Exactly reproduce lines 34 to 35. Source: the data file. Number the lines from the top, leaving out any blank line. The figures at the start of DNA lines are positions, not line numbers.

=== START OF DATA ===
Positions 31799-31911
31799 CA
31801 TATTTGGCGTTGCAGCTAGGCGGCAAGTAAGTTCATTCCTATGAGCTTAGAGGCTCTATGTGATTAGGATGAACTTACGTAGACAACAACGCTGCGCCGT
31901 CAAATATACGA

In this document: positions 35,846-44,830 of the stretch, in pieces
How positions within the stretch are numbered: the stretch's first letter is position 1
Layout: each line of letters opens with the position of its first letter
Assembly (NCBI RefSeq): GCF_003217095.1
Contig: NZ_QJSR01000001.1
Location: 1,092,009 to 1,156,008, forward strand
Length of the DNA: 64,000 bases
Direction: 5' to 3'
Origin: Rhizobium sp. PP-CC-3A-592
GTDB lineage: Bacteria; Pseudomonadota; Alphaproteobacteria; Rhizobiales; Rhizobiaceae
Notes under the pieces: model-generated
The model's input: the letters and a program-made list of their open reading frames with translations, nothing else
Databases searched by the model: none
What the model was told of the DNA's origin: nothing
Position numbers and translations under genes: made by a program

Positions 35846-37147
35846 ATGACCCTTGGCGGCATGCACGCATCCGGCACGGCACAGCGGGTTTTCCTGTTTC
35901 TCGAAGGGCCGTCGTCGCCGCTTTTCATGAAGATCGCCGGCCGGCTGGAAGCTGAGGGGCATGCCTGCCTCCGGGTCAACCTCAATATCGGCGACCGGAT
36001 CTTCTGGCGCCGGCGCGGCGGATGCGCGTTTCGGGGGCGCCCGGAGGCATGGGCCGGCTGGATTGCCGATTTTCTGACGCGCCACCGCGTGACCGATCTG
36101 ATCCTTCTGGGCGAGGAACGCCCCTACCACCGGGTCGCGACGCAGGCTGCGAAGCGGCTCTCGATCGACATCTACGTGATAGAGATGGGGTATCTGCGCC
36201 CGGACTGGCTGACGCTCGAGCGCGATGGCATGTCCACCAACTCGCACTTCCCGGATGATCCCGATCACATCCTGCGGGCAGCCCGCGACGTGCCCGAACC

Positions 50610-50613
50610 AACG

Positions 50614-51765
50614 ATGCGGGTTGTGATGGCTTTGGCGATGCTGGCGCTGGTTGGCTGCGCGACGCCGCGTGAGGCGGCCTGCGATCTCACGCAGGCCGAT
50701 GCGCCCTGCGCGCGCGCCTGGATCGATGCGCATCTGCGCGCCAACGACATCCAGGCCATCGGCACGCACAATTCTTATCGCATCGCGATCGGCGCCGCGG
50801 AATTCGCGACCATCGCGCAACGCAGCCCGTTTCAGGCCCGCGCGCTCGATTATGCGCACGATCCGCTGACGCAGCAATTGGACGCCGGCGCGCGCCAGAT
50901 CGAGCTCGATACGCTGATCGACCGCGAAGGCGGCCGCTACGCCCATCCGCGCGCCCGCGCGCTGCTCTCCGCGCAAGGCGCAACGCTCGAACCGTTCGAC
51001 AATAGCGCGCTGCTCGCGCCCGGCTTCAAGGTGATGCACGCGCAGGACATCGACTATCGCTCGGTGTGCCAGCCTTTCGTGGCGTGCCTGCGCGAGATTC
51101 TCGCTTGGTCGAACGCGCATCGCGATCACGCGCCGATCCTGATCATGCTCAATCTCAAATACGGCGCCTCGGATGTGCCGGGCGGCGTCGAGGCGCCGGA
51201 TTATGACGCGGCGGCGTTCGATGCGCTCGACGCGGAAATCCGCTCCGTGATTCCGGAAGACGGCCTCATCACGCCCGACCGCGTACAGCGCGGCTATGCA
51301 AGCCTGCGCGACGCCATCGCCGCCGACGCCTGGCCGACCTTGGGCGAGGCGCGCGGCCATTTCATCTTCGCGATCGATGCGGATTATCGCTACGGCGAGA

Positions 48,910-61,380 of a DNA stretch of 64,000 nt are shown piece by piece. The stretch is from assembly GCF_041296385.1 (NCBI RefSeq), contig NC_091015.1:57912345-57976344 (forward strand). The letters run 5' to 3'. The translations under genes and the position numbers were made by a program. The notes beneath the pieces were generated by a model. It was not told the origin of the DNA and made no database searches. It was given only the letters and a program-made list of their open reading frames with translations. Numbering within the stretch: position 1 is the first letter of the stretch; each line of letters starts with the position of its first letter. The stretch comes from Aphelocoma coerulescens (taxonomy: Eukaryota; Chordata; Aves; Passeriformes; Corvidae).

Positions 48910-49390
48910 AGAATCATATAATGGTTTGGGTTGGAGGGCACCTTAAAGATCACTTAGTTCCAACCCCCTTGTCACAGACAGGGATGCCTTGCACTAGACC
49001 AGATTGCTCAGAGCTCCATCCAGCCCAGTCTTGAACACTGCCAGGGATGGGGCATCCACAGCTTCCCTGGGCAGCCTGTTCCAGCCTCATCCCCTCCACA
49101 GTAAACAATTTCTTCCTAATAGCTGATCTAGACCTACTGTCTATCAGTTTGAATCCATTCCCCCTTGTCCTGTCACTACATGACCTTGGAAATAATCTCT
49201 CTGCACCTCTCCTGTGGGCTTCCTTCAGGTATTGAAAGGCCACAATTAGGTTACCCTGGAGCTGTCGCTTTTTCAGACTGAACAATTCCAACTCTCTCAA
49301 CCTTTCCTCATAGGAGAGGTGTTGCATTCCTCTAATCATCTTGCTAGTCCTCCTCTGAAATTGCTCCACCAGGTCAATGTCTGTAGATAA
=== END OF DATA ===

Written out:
51101 TCGCTTGGTCGAACGCGCATCGCGATCACGCGCCGATCCTGATCATGCTCAATCTCAAATACGGCGCCTCGGATGTGCCGGGCGGCGTCGAGGCGCCGGA
51201 TTATGACGCGGCGGCGTTCGATGCGCTCGACGCGGAAATCCGCTCCGTGATTCCGGAAGACGGCCTCATCACGCCCGACCGCGTACAGCGCGGCTATGCA